Sunday, December 12, 2010

Slab Table Travails

After I had the two slabs flattened I had to figure out how to trim off the ends. I wound up using the Hammond Glider with its sliding table. I simply raised the blade way up, held the slabs in place and slid the table past the blade. Of course I could only take about 1/8" on each pass, but it worked better than I imagined!

After that there was a crushing disappointment when I realized that the width of the boards where they come together was about 3" different. And that the combined shape looked like John Travolta in Saturday Night Fever.

I considered various other arrangements, including configurations that I call O,U, and S.

Although I am kind of fond of U, I'm pretty sure that my wife would allow any of these into the basement rec room, never mind out of it! Yet another deadend project it seems for now.

Meanwhile, I loaded up a bunch more slabs into the kiln. Quite a mixed batch, with a preponderance of nicely coloured maple.

Got one more day of milling in. Finished off an elm slab that I had started 6 weeks ago with the 60" bar. I trimmed the width down so it would fit with my 36" bar. Unfortunately I hit an embedded rock on the second cut and damaged a chain. I had a spare chain and couple helpers including a first timer, we peeled five slabs off it.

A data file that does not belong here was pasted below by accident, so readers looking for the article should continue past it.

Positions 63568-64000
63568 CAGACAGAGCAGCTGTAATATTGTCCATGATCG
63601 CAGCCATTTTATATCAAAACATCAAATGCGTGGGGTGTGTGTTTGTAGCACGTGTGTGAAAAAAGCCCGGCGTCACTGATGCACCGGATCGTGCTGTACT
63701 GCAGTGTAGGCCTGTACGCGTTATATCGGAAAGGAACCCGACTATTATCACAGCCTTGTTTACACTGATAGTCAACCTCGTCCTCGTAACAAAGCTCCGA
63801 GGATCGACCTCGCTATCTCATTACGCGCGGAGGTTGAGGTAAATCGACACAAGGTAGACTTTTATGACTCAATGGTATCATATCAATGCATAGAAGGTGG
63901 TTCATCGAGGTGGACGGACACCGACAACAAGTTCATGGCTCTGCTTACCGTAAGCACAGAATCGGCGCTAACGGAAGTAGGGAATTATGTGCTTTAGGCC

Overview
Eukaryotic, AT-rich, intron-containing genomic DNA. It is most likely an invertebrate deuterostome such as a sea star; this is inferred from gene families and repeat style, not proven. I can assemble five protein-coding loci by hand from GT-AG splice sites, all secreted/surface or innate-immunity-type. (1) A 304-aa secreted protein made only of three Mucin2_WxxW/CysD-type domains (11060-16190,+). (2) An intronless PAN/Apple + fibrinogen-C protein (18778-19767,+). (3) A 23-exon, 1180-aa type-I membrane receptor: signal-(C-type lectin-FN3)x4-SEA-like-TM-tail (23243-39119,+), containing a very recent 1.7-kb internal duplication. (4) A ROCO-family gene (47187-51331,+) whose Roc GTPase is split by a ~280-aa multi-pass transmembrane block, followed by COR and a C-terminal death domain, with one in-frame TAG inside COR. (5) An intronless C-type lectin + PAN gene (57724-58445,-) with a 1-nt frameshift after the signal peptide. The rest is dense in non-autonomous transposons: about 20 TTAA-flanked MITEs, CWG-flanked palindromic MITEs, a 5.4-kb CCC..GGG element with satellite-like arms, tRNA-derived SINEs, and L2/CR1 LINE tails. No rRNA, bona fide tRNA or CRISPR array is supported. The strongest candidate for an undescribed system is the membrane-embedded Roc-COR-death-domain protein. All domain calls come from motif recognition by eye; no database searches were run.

I took two slabs home, I was mostly interested in the spalted non-crotch end of the slabs, and in fact if I was on my own would have cut the log in half and not bothered with the crotchy end. But the two other liked that end, so we did the whole thing. I can always cut out the parts I like later, whereas it is hard to add length back in later!!


  1. I realy like/anjoy your milling posts! I would love to have the chance you have of having acces to wood like that!!
    Thanky ou for sharing.

  2. Dan,
    Great posts. I have just recently started chainsaw milling with a Stihl 660 and alaskan. I'm located in Ohio. Took 6 weeks of claases (two weeks X 3 yrs) with RVN at Rosewood Studio. Great guy. Look forward to catching up on your older post.

  3. Robert is a super guy and a wonderful craftsman, no doubt. Taking classes from him made a huge difference in my work.

    Glad to hear you are getting into milling. Lots of great hardwoods in Ohio. The best forum on line for milling is the arboristsite, they have a forum dedicated to milling.

    Look around to the city (and city crews) as well as local arborists, tree trimmers, private zoo/park operators, etc to find logs.